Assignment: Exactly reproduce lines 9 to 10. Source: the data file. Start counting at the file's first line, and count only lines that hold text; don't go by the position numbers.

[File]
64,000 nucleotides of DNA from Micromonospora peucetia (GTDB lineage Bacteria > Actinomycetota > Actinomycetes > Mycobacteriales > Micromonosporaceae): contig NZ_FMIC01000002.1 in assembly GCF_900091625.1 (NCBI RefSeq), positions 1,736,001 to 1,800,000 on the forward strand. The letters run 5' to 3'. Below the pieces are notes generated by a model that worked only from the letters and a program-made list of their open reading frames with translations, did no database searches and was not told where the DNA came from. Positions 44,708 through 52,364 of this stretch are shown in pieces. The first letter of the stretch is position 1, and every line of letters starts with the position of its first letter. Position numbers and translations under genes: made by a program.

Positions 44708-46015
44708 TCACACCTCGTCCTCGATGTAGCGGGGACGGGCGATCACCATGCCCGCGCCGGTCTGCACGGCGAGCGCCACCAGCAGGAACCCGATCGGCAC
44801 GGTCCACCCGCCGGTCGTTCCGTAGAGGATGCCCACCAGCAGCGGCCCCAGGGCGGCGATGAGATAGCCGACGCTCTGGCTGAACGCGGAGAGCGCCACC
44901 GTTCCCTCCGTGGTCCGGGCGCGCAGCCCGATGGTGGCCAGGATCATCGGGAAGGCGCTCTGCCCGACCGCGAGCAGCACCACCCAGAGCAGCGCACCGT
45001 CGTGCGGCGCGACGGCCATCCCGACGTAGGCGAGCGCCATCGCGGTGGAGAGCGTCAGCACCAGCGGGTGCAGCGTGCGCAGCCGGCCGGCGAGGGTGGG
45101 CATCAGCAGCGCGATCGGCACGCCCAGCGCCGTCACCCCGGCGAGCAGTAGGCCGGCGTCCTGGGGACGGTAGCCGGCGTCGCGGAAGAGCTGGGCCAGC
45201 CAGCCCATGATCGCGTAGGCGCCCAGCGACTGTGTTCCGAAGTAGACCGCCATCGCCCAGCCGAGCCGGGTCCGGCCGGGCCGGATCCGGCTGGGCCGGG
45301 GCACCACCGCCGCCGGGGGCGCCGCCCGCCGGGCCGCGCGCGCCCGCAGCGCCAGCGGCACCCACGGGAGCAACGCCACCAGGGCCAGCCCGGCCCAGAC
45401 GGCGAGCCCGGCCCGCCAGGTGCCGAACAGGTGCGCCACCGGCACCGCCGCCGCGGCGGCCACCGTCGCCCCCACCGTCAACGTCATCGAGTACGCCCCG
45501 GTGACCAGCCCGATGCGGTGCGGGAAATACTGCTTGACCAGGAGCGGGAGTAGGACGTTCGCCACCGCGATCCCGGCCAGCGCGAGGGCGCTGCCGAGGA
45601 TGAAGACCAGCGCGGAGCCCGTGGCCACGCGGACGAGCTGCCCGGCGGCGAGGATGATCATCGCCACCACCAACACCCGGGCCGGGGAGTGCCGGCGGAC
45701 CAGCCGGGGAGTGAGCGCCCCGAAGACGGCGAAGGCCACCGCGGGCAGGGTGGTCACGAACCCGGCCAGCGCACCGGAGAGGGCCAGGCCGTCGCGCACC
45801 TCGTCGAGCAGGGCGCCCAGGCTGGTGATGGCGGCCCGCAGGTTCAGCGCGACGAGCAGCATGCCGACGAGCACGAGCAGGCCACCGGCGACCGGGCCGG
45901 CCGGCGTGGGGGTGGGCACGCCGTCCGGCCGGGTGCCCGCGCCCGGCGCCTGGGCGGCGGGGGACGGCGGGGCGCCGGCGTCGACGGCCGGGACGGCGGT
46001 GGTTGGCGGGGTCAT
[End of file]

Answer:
45301 GCACCACCGCCGCCGGGGGCGCCGCCCGCCGGGCCGCGCGCGCCCGCAGCGCCAGCGGCACCCACGGGAGCAACGCCACCAGGGCCAGCCCGGCCCAGAC
45401 GGCGAGCCCGGCCCGCCAGGTGCCGAACAGGTGCGCCACCGGCACCGCCGCCGCGGCGGCCACCGTCGCCCCCACCGTCAACGTCATCGAGTACGCCCCG